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The Research Behind THE WAR OUTSIDE by Monica Hesse

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By Monica Hesse, author of The War Outside and Girl in the Blue Coat

While working on The War Outside, a story of friendship and secrets in a World War II internment camp, I kept a photo bookmarked on my laptop and I’d look at it almost every day before I started writing. It’s a picture of a teenage girl—curled hair, high heels—wearing a corsage and a tiara and sitting in front of a heart-shaped backdrop, with the caption, “Campus Queen.” Her name is Ayako, and at the time the photo was taken, she was a prisoner. Her parents had been accused of being enemies of the United States, so they were sent to live behind barbed wire in Crystal City, Texas, along with thousands of other Japanese-American and German-American families.

 
 Source: University of Texas library system

Source: University of Texas library system

 

That photo, and dozens of others I came across, is evidence of one of the most heartbreaking themes I kept encountering during my research: the teenagers who were sent to this camp were American. And even when their country had turned against them, stolen their homes and sent them to a desert, they still wanted to have an American life. They still elected a prom queen.

The students of Federal High, the American high school inside the camp, also put on plays and published a student newspaper. The young men fielded football and baseball teams. They even had cheerleaders: girls and boys in sweaters emblazoned with “F” for Federal High.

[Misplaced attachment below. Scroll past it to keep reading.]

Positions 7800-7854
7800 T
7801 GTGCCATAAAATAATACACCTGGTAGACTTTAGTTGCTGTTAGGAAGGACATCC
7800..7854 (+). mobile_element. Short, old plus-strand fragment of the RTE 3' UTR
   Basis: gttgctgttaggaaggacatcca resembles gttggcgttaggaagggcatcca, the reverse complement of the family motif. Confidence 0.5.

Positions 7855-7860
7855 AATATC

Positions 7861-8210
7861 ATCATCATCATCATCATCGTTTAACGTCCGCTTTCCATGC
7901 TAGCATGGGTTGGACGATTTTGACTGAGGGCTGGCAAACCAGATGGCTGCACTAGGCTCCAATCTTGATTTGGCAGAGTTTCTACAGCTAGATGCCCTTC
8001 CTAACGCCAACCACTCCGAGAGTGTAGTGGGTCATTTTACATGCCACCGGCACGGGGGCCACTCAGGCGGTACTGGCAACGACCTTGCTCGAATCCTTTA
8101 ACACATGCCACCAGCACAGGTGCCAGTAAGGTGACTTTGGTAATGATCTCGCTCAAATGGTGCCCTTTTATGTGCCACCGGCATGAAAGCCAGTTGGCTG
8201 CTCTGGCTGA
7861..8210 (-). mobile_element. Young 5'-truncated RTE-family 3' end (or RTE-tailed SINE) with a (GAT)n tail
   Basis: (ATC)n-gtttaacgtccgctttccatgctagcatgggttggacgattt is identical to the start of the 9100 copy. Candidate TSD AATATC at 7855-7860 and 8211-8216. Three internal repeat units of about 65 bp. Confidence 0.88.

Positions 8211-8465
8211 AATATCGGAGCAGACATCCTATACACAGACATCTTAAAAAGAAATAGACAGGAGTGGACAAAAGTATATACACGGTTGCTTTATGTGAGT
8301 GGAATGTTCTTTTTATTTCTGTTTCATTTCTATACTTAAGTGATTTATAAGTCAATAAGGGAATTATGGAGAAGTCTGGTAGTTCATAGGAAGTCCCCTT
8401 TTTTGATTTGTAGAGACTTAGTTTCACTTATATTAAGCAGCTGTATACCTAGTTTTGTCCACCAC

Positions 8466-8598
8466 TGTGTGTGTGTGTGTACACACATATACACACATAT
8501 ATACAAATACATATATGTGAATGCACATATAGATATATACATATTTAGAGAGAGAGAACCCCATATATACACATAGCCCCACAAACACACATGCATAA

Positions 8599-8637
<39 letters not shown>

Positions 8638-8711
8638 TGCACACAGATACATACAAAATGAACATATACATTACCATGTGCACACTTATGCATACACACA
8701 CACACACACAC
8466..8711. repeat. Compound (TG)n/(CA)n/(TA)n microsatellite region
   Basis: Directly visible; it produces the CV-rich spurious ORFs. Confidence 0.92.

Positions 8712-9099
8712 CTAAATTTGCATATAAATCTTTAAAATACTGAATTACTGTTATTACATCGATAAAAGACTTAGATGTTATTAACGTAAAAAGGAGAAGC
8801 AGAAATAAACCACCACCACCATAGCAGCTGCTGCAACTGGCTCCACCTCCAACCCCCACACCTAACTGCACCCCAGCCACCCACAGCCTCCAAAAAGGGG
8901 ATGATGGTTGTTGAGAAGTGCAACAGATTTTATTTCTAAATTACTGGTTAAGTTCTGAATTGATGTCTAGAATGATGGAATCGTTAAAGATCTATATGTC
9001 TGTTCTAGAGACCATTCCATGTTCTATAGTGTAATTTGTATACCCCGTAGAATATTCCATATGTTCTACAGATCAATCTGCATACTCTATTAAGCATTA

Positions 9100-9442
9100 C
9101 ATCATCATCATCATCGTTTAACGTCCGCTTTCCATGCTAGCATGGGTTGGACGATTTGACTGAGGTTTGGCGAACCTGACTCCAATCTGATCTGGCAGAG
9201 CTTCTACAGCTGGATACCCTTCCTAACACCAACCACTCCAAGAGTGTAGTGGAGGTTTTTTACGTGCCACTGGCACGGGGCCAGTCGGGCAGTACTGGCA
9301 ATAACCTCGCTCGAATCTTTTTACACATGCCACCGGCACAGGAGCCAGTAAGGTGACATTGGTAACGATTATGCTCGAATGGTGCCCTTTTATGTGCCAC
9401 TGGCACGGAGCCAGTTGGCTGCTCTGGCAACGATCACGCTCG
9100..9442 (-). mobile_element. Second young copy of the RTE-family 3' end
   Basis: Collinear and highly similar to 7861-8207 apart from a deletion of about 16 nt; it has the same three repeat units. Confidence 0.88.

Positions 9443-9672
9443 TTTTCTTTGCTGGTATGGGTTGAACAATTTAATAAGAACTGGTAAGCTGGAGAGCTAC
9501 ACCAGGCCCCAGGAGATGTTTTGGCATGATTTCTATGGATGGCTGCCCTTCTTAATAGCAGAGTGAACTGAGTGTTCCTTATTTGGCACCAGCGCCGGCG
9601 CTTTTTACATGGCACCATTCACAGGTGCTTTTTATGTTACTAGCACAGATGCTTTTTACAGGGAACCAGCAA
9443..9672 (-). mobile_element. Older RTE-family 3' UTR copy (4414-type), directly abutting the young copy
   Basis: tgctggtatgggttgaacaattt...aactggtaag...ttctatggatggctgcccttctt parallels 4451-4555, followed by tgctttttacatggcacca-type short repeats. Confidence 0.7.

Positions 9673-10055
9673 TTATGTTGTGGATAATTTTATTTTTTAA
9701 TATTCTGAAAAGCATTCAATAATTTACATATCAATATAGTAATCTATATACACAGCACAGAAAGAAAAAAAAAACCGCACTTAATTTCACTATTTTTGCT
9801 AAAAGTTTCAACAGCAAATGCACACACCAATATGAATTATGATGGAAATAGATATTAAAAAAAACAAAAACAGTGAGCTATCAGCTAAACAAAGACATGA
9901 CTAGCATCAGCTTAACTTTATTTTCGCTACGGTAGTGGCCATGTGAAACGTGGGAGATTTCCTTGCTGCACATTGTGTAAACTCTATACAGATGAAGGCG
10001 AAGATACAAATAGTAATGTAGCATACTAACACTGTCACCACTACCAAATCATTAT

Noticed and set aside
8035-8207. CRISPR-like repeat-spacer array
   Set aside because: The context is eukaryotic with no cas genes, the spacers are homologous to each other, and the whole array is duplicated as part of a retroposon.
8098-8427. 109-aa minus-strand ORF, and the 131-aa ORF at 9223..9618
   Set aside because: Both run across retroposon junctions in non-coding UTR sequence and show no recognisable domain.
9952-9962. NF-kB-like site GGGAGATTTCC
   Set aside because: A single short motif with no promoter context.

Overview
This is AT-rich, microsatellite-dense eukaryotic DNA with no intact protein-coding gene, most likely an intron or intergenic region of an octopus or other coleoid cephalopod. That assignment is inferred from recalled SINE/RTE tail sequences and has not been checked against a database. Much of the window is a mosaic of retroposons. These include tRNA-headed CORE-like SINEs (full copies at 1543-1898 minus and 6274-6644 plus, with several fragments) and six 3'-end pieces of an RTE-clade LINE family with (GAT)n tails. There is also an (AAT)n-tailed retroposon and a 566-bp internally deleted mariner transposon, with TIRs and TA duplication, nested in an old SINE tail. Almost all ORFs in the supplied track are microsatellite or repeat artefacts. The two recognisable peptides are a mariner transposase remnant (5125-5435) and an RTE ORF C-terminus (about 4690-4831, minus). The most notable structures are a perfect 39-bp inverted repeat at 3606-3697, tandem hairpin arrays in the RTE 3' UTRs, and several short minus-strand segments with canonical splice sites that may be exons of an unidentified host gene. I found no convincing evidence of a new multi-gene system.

Source: Jan Jarboe Russell’s “The Train to Crystal City” Originally from the Federal High School yearbook, 1945.

Source: Jan Jarboe Russell’s “The Train to Crystal City”
Originally from the Federal High School yearbook, 1945.

 Source: UTSA Institute of Texan Culture

Source: UTSA Institute of Texan Culture

 

These photos made me think about what it means to be a prisoner. The United States government was proud of Crystal City: they made a documentary about quality of life in the camp. But how big of a life can you live behind a barbed wire fence?

These photos also made me think about what it means to be an American. What it means to belong. What it means to be loyal.

I tried to track down Ayako, but I couldn’t find her. There wasn’t any more information about her in any of my research books, and none of the people who shared her last name were related to her. But I still think about her all the time. How confusing her life must have been: A prom queen in an internment camp. An American punished for her parents’ birthplace. In 1944, the entire world was at war. But how do you know who the enemy is, when your country keeps saying it’s you?


It’s 1944, and World War II is raging across Europe and the Pacific. The war seemed far away from Margot in Iowa and Haruko in Colorado—until they were uprooted to dusty Texas, all because of the places their parents once called home: Germany and Japan.

Haruko and Margot meet at the high school in Crystal City, a “family internment camp” for those accused of colluding with the enemy. The teens discover that they are polar opposites in so many ways, except for one that seems to override all the others: the camp is changing them, day by day and piece by piece. Haruko finds herself consumed by fear for her soldier brother and distrust of her father, who she knows is keeping something from her. And Margot is doing everything she can to keep her family whole as her mother’s health deteriorates and her rational, patriotic father becomes a man who distrusts America and fraternizes with Nazis.